In the following article I'll try show you how to set up a database connection pool with BoneCP and integrate it to the Spring Boot application. The database will be MySQL, and the source code for this article is based upon the source code of Spring Boot MVC application from one of the previous posts. It's recommended to get familiar with this for the people new to Spring Boot.

What is a connection pool?

Simply speaking It's a technique where instead of creating a database connection every time whenever it's needed the pool of connections is created up front, ready to be used in the future.

The advantages are such that:

  • it reduces latency associated with creating and closing the connection,
  • created connections can be re-used by different threads (i.e. servlet serving requests for each user),
  • the size of the pool can be managed, so instead of failing due to hitting the database connection limit, the thread can simply wait for the connection to be available.

Connection pool can be made so it "adapts" itself to the current usage. A minimum number of opened connections can be set. As the demand gets higher, the more connections are added to the pool, up to the maximum which could be set depending on the capacity of the underlying infrastructure.

BoneCP is an implementation of such connection pool for databases that are supported by JDBC.

BoneCP vs Hibernate

This heading is kindof stupid, but I understand there might be a confusion. Hibernate is an JPA provider, so it's mostly an API to "talk" to the database and map the data to objects (ORM). It connects to the DataSource to perform it's operations.

Simple DataSource could be a JDBC connection factory that just creates new connections. BoneCP on the other hand acts as a DataSource that just does some more than that.

Maven

Dependencies needed for this are BoneCP and MySQL driver for JDBC. For as long as it's Spring Boot application we don't need Hibernate, as it comes by default thanks to spring-boot-starter-data-jpa. Things to add to pom.xml:

<!-- BoneCP -->

<dependency>
    <groupId>com.jolbox</groupId>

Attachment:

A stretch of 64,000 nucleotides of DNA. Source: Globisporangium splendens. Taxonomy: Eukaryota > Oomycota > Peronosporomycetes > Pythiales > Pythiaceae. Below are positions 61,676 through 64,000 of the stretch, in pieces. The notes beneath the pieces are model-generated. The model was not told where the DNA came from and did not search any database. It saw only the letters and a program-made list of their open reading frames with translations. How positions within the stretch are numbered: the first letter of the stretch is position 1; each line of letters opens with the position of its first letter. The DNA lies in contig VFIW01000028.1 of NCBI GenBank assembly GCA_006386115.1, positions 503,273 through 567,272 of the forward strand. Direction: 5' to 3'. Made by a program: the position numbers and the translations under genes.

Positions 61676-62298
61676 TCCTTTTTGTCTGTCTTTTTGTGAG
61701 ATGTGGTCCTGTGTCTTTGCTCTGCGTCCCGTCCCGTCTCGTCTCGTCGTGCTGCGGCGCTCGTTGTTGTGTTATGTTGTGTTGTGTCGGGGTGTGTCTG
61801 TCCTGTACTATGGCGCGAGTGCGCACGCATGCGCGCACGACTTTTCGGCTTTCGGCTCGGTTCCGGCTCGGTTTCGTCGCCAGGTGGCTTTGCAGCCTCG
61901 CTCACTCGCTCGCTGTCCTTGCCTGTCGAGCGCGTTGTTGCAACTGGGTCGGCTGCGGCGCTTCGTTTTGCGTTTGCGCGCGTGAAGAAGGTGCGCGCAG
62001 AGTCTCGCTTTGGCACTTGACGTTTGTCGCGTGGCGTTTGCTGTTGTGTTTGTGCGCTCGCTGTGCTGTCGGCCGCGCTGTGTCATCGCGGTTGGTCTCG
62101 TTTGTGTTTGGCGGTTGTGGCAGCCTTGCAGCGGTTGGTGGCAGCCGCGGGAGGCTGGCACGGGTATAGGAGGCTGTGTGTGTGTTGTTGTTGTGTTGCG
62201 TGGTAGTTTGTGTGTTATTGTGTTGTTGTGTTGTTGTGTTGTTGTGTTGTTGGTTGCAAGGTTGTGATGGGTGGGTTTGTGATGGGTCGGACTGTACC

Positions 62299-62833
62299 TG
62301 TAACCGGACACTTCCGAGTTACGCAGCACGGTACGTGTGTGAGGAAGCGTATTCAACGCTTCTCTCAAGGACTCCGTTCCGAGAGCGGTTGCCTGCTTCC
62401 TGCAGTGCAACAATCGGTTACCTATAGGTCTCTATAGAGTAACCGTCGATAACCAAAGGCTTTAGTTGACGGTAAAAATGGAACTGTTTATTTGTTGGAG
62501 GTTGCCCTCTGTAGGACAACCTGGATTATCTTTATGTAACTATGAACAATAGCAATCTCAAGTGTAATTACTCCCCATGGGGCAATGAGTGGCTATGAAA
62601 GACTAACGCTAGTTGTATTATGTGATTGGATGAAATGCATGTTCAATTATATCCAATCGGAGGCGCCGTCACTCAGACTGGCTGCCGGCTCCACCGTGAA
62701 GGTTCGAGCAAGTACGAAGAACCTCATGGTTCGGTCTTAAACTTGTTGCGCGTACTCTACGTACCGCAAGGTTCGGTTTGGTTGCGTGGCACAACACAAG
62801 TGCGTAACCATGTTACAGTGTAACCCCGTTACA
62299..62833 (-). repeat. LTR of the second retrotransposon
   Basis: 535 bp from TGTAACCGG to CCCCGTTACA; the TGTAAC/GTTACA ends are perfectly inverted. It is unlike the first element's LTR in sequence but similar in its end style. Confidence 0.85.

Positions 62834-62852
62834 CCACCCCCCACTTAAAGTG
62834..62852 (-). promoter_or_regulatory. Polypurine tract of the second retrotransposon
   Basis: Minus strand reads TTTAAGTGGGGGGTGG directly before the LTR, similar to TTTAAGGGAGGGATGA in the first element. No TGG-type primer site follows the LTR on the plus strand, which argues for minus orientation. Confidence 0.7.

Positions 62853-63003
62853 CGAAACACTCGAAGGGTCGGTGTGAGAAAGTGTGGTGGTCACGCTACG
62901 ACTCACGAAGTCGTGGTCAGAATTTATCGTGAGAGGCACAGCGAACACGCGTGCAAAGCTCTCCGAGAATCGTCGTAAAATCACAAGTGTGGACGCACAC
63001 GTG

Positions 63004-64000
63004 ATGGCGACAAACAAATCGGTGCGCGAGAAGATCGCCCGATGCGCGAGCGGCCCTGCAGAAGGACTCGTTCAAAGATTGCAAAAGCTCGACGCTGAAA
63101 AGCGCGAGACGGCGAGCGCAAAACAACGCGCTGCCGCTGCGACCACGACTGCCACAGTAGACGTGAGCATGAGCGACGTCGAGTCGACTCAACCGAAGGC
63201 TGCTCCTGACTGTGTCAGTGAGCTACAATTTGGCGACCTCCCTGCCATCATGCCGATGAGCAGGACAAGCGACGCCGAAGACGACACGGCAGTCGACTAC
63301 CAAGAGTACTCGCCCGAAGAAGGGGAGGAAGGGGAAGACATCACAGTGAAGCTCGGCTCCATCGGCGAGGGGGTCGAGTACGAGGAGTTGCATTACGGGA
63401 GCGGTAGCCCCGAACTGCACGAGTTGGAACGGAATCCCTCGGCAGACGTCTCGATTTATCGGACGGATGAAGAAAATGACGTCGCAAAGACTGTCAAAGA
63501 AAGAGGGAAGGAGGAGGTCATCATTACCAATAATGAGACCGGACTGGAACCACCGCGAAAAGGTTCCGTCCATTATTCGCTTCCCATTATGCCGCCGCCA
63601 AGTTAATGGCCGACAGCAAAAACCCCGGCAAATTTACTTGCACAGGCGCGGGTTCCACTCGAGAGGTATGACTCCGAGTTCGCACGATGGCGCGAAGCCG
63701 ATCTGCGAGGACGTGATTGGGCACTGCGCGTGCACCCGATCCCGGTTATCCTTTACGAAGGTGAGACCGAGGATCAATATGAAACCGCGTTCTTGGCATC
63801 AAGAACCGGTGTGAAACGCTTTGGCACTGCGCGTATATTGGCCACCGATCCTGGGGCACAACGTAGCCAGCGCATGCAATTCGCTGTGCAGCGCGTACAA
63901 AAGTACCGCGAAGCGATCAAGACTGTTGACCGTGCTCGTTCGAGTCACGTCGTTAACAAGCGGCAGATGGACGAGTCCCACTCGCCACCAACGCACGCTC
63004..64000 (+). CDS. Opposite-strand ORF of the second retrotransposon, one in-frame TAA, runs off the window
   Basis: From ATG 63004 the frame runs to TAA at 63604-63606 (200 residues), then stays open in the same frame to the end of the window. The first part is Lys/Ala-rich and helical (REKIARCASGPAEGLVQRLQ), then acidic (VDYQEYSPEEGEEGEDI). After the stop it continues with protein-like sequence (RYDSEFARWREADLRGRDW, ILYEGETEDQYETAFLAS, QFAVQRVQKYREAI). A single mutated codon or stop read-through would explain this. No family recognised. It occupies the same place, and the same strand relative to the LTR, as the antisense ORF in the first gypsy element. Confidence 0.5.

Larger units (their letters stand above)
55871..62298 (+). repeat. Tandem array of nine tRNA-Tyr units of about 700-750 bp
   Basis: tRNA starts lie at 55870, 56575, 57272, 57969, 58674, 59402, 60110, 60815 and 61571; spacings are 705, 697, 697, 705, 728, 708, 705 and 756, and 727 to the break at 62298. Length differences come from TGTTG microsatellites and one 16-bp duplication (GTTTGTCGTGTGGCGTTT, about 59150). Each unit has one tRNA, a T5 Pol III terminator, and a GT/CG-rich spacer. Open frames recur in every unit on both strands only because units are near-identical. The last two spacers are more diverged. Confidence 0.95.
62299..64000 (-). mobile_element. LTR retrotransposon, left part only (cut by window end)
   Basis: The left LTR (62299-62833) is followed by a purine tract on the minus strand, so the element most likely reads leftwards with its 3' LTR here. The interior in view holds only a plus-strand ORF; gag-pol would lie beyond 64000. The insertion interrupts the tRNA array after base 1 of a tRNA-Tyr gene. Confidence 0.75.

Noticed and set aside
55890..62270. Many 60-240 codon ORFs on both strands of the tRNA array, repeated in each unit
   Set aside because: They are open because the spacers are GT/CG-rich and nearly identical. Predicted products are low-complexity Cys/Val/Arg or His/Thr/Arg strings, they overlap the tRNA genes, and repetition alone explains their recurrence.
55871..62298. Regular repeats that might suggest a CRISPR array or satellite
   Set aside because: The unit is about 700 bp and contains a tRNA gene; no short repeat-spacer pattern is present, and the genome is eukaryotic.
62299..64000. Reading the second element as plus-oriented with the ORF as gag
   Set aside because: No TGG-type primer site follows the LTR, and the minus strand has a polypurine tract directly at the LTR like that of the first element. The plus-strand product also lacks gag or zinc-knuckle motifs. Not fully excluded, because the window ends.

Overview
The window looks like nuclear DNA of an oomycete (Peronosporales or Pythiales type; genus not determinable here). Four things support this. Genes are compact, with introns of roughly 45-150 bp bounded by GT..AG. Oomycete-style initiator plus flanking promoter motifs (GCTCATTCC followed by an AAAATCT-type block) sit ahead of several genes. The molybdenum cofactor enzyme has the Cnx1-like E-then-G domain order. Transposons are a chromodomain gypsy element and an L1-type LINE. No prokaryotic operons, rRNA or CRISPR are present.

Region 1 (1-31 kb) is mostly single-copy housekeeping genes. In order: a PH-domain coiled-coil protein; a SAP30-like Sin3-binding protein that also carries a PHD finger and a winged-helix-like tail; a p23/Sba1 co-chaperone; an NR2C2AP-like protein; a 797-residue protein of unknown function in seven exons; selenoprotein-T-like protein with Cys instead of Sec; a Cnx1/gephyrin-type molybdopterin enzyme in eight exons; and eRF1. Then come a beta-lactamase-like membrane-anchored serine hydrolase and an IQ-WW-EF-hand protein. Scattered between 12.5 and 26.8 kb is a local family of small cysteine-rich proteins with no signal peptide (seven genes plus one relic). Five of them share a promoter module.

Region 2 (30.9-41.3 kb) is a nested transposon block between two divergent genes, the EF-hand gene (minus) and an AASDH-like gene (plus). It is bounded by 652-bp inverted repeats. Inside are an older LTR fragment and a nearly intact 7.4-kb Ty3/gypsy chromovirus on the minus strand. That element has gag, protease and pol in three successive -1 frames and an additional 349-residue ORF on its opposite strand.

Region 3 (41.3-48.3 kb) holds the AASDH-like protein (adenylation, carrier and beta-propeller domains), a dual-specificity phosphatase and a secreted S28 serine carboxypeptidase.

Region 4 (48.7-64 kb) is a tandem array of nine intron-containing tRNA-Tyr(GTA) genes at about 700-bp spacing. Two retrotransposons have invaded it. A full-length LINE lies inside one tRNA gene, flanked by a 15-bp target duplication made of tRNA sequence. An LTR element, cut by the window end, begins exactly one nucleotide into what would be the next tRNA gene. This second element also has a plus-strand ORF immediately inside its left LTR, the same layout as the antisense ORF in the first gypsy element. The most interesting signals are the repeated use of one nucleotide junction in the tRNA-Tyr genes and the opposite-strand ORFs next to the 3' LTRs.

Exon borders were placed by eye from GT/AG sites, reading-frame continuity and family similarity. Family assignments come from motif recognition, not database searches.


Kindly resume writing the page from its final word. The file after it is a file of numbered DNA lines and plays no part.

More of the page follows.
<artifactId>bonecp</artifactId>
    <version>0.8.0.RELEASE</version>
</dependency>

<!-- MySql Java Connector -->

<dependency>
    <groupId>mysql</groupId>
    <artifactId>mysql-connector-java</artifactId>
    <version>5.1.30</version>
</dependency>

If you modify the code from this article by hand, just remember to remove HSQLDB dependency, as we're using MySQL instead here.

Configuring BoneCP as a DataSource

We need a @Configuration class for this, that will expose a DataSource Bean:

@Configuration
public class BoneCPConfig {

    @Value("${bonecp.url}")
    private String jdbcUrl;

    @Value("${bonecp.username}")
    private String jdbcUsername;

    @Value("${bonecp.password}")
    private String jdbcPassword;

    @Value("${bonecp.driverClass}")
    private String driverClass;

    @Value("${bonecp.idleMaxAgeInMinutes}")
    private Integer idleMaxAgeInMinutes;

    @Value("${bonecp.idleConnectionTestPeriodInMinutes}")
    private Integer idleConnectionTestPeriodInMinutes;

    @Value("${bonecp.maxConnectionsPerPartition}")
    private Integer maxConnectionsPerPartition;

    @Value("${bonecp.minConnectionsPerPartition}")
    private Integer minConnectionsPerPartition;

    @Value("${bonecp.partitionCount}")
    private Integer partitionCount;

    @Value("${bonecp.acquireIncrement}")
    private Integer acquireIncrement;

    @Value("${bonecp.statementsCacheSize}")
    private Integer statementsCacheSize;

    @Bean(destroyMethod = "close")
    public DataSource dataSource() {
        BoneCPDataSource dataSource = new BoneCPDataSource();
        dataSource.setDriverClass(driverClass);
        dataSource.setJdbcUrl(jdbcUrl);
        dataSource.setUsername(jdbcUsername);
        dataSource.setPassword(jdbcPassword);
        dataSource.setIdleConnectionTestPeriodInMinutes(idleConnectionTestPeriodInMinutes);
        dataSource.setIdleMaxAgeInMinutes(idleMaxAgeInMinutes);
        dataSource.setMaxConnectionsPerPartition(maxConnectionsPerPartition);